Over the past week+ you would think I was a youtube addict. I’ve watched Nero Wolfe TV shows, music videos from Burlesque (the movie) and a lot of the “blind auditions” at The Voice.

Why? Well, especially with those auditions, what I got was distracted, just enough that I could knit.

On occasion, I’ve noticed what I was doing and the fact that the muffler I was knitting had gotten longer and longer and the ball of yarn correspondingly smaller. When I did, my hands would shake, I’d make mistakes, and  I’d fix them. My back would get cold and when I wanted to cry I’d look at the video, whatever it was — and keep knitting.

Of course I do have a life that doesn’t include sitting at my desk, knitting and listening to music or half-watching video. But. . .I tied the piece off about an hour ago. I  have 2 strings one on each end to weave in. There is one more ball of this yarn here. I may (or may not) make fringe for this. I don’t know. But it’s done. I intend to use it.

My heart is pounding a little. My palms were sweating as I did the last few decreases.

Somewhere, there’s a little girl, sobbing curled up in her bed because she doesn’t know what’s “wrong”with her, crying on the top of the cliff she was too “cowardly” to jump from, in a hospital because she doesn’t know how to cope with the world, and, and — there’s a thousand slides of the wounded child/youngster/woman I was, defeated and dragging herself  — plodding to her next probable failure, somewhere. . . .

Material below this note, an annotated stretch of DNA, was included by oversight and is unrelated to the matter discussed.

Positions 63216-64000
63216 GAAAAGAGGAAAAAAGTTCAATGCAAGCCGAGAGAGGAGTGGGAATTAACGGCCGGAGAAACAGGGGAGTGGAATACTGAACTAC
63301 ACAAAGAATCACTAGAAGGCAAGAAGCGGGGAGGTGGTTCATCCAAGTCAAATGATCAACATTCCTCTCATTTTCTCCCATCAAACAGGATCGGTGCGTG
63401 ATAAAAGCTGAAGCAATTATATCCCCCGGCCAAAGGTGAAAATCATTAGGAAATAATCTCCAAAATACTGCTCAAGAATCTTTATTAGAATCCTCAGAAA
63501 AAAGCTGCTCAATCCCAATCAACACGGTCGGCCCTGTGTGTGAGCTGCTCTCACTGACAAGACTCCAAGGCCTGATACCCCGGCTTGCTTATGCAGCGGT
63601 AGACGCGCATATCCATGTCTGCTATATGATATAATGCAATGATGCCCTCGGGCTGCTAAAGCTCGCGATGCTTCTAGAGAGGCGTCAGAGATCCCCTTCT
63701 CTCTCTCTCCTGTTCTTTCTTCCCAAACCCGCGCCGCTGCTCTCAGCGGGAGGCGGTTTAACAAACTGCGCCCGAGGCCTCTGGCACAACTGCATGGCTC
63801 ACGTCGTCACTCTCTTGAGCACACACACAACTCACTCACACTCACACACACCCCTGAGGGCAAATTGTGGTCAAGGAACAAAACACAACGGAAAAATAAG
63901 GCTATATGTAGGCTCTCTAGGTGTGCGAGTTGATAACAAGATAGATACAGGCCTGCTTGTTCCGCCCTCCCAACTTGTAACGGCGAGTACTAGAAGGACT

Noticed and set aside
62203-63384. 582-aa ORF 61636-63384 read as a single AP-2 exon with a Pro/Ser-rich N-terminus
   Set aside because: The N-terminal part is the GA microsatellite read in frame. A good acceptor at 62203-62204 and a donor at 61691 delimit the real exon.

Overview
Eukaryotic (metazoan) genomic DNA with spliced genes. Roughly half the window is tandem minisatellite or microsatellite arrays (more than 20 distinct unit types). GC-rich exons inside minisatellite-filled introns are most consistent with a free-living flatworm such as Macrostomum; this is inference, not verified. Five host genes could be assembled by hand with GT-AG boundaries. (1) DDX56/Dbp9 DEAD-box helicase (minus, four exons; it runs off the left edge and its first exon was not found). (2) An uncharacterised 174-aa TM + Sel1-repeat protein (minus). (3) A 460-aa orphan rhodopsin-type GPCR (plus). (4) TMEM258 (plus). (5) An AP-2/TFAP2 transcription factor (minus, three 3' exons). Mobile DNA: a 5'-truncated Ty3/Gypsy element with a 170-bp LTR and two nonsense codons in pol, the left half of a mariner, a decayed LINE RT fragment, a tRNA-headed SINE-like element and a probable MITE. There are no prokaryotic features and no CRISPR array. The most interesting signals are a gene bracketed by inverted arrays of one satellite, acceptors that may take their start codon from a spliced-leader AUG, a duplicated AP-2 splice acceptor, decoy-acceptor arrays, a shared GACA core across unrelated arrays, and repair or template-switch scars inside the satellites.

There was usually just enough hope and whatever the F it is that always made me a fighter, from my first breath.

I got a man who stands at my back. I started winning sometimes. There are friends who “get” it. I got diagnosed. I won a lot more.

Then there was knitting: the fact that knitting was traumatic was not just laughable on the face of it, but it seemed absurd. Last year, I found someone and took a lesson. I knit and I knit and I knit — until I knew it was possible for me to do so without a total meltdown. Then I quit.

Last year, my husband’s holiday gift was a gift card at a local high-end yarn shop. I bought this beautiful yarn. For a long time I thought I’d just hang the skein on the living room wall. The skein got misplaced in the rearrangement for painting the living room. That didn’t matter as I’d stopped knitting.

I found the skein about 2 weeks ago and couldn’t keep my hands out of it. Eventually I rolled it into a ball. I started pieces and ripped them out and started something else. Nothing got finished, of course. Then I started a 20 stitch thing not all that hard, but not boring either.

I finished it tonight. I’m shaky, scared, wanting to cry — and fighting a smile. Because I won.The muffler is over 5′ long and it certainly has mistakes. I don’t care. I have a lap of warm stuff which will keep my neck warm,  imperfections and all, I’m proud of it.

Take that Abuser!!!